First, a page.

Published September 22, 2015|2 min read
The title was bold: "If you have savings in your 20s, you’re doing something wrong." The tone was aggressive: "I don’t know about you, but I like to enjoy my life." The insights were oddly poetic: "When you care about your 401k, your life is just ‘k.’"
Lauren Martin’s article for Elite Daily set off a firestorm in the blogosphere (people still say that, right?) last week, and for good reason: there was just so much to hate about it. So much to hate that almost every response article I read cautioned readers that it could just be a troll article, a piece of writing perfectly concocted to get clicks and write-ups on blogs like The Billfold and Gawker.
After looking into Martin’s past articles and her Twitter, I’m not so sure.
Another good reason her article touched such a nerve? A lot of these bloggers are either in their late 20s or early 30s and completely regret not saving money in their 20s. From Chelsea Fagan, founder of the excellent blog The Financial Diet:
And so even if this article is trolling — and again, it very well might be — it taps into a very real set of ideas and beliefs that are actively damaging our generation. I know this, because I was one of them. When I started TFD, I was YOLO’ing my way through my 20s, with nothing to show in my savings account, despite having a good job, benefits, and all of the right ingredients to setting up a good safety net and start putting away for the future. I had no excuse to be where I was, except that I loved instant gratification, taking taxis instead of the subway, and imagining that some far-off, smarter version of myself would come into a lot of money through some as-yet-unknown method. I was a f**king idiot, basically, so I started this blog, and have since gotten much better about money.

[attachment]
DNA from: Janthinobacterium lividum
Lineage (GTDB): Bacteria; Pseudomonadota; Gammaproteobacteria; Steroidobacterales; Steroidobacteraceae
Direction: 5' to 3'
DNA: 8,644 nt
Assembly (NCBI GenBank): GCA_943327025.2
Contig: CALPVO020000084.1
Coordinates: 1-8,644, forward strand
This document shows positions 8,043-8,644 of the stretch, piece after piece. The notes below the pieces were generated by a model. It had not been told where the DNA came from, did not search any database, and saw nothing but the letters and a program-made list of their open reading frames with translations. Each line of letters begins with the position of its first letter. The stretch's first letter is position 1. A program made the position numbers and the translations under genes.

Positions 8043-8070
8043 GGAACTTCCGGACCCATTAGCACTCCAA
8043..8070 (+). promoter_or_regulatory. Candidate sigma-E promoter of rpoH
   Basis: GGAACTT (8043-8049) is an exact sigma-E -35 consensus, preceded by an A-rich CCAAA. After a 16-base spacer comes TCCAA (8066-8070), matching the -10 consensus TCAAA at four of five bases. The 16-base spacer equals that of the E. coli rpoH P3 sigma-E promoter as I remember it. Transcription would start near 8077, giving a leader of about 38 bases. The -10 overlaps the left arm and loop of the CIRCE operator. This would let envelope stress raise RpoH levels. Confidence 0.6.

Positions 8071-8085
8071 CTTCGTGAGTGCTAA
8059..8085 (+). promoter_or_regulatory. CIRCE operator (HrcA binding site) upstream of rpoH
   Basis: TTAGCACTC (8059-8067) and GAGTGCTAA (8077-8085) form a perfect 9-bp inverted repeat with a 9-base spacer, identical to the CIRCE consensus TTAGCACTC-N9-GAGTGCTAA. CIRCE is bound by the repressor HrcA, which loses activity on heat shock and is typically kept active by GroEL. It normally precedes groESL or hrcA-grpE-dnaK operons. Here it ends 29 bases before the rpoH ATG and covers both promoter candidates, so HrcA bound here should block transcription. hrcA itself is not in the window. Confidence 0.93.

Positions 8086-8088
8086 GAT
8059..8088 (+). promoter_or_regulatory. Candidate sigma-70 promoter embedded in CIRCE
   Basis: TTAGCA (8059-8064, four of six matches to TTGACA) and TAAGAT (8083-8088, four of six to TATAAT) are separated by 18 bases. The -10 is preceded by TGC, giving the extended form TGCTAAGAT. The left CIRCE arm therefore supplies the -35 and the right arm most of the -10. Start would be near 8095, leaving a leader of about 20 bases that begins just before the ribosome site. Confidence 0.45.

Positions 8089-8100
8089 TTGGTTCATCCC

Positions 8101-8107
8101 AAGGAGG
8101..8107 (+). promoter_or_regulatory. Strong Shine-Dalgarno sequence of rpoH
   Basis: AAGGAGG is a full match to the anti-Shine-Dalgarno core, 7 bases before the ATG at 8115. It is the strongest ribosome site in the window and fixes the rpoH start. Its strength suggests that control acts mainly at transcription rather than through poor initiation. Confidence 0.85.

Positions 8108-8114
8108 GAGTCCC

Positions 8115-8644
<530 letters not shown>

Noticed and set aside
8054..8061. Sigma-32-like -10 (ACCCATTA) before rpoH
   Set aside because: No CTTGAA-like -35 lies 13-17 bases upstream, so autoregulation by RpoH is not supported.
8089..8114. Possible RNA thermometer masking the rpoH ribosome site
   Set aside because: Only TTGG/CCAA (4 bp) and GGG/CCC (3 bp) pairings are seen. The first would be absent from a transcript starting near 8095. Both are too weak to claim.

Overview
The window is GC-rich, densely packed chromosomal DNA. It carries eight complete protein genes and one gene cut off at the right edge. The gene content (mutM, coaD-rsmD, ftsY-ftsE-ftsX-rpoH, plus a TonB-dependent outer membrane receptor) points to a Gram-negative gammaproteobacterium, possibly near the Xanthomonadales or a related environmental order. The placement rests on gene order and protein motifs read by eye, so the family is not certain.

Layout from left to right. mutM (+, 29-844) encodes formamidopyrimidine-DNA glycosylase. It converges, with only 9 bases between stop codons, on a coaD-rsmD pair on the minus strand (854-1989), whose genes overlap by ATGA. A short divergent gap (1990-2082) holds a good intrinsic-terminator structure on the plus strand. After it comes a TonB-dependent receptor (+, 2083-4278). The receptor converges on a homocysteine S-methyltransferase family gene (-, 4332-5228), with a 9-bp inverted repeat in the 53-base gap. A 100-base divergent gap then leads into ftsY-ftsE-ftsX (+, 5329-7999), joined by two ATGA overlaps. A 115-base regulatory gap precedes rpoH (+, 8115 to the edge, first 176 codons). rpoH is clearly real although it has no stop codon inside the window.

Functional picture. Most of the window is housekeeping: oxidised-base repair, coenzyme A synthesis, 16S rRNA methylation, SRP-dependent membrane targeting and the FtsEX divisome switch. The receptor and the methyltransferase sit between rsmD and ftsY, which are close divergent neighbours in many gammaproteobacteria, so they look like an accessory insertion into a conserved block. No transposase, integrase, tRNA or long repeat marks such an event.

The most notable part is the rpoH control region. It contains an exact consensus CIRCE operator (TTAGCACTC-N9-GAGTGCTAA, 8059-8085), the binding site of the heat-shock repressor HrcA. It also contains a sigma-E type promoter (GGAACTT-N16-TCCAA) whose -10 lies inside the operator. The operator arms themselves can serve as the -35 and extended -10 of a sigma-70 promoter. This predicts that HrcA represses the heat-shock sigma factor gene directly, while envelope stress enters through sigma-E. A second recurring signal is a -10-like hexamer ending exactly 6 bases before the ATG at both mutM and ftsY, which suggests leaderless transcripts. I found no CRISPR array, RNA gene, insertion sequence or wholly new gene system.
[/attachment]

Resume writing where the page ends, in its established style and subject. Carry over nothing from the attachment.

Hamilton Nolan over at Gawker was less subtle:
Gawker.com wholeheartedly endorses Lauren’s financial advice to 20-somethings, particularly the part that said "What memorable experience does money in the bank give you? How well-rounded can people become sitting at home, watching their limited funds gain interest?" All 20-somethings should mail their extra money to:Someone Over the Age of 30Gawker Media114 5th AveNew York, NY 10011Don’t worry about anything you stupid idiots.
There’s not much point in trying to deeply analyze Martin’s post. It appeals to a base fear in young people: that personal finance is hard to understand, that saving money is difficult, that becoming an adult robs you of "fun," or at least the concept of fun. You can imagine Martin’s "truisms" being spouted by the characters in Girls, who are walking warning signs to all 20-somethings stuck in arrested development.
You can also pretty easily imagine them as Instagram captions ("We’re not trying to live with safety nets; we’re trying to live on the edge" would be perfect for a snap of you and your friends jumping off a small cliff and into a lake).
From what I can gather from her other posts, Martin and I seem to be around the same age. We live in the same city. We’re both, primarily, writers. And that really freaks me out. Not because I’m afraid that secretly, deep down, Martin and I are actually the same. No – it freaks me out that some thirty-year-old is going to read this and think that all 20-somethings are this irresponsible.
So, please, fellow 20-somethings (and older, if you haven’t started saving money yet): please open a savings account. Please put money into it. It’s not as hard as it seems.
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